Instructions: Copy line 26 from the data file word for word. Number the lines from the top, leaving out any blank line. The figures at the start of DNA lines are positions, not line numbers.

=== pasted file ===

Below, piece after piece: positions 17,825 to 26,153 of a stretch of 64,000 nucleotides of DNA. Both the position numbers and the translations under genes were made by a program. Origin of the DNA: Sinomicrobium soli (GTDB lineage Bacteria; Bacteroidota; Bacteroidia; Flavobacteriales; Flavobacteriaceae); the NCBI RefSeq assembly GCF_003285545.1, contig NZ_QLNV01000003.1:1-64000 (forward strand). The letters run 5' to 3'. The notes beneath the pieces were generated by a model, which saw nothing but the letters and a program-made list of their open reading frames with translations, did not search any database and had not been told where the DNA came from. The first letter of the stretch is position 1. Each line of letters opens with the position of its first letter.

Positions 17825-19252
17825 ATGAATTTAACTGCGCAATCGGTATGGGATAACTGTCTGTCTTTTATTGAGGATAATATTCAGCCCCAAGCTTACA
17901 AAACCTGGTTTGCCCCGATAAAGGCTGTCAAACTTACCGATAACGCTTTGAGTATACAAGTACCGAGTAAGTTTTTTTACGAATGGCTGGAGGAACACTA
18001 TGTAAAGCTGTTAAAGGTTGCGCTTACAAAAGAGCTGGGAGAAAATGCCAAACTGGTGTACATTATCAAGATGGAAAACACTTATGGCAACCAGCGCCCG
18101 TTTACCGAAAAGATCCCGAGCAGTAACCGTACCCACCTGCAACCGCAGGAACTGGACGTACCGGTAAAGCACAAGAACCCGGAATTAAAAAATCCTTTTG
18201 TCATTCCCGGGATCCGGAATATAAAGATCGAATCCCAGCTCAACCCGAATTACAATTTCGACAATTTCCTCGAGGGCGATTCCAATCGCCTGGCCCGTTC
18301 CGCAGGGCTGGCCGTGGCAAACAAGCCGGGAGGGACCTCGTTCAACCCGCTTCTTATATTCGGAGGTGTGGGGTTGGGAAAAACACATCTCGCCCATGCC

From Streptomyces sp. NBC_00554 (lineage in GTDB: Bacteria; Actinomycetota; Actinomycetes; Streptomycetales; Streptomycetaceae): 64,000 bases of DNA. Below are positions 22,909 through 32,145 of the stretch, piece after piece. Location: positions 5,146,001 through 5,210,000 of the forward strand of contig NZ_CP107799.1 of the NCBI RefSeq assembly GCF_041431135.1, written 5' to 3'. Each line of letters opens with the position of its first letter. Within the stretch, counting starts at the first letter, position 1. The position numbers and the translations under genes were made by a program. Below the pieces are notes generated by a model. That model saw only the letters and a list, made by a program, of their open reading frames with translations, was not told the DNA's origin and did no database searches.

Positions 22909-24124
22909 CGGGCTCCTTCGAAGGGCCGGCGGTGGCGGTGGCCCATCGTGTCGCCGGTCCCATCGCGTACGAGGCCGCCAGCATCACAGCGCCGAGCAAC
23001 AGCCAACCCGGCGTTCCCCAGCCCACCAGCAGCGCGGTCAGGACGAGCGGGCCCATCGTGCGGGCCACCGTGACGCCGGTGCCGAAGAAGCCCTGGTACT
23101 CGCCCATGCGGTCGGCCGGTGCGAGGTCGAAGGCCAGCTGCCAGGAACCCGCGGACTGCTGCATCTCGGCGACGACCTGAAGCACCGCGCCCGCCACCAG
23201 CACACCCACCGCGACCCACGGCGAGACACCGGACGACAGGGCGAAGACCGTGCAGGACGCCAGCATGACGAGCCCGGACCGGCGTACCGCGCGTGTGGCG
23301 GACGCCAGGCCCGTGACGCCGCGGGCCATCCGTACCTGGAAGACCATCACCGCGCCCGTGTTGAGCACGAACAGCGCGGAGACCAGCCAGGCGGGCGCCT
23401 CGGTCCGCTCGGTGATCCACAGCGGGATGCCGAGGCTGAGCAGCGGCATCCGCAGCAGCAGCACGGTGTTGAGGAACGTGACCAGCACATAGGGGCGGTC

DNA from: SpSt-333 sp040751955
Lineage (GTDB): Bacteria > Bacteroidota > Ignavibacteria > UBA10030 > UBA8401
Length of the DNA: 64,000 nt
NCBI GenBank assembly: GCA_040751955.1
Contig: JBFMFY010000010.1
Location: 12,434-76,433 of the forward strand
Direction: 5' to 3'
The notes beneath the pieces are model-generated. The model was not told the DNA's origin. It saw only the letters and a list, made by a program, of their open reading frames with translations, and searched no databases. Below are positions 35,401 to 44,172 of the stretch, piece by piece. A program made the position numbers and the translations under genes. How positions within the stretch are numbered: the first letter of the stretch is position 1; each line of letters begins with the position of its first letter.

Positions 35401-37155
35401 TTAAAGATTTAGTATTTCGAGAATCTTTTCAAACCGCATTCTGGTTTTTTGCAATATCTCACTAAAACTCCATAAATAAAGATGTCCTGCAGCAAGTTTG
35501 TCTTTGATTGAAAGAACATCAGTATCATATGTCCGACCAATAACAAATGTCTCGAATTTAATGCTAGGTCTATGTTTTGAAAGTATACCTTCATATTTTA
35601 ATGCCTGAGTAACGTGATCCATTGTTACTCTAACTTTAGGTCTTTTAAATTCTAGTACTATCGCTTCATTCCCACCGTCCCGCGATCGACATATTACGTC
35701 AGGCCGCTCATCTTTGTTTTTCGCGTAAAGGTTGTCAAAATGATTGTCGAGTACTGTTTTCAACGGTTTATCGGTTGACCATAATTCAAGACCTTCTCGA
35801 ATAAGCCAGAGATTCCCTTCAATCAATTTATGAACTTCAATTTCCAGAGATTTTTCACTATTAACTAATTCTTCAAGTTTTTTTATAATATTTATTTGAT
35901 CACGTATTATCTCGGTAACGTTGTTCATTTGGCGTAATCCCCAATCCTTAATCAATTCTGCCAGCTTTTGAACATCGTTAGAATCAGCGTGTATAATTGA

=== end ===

35401 TTAAAGATTTAGTATTTCGAGAATCTTTTCAAACCGCATTCTGGTTTTTTGCAATATCTCACTAAAACTCCATAAATAAAGATGTCCTGCAGCAAGTTTG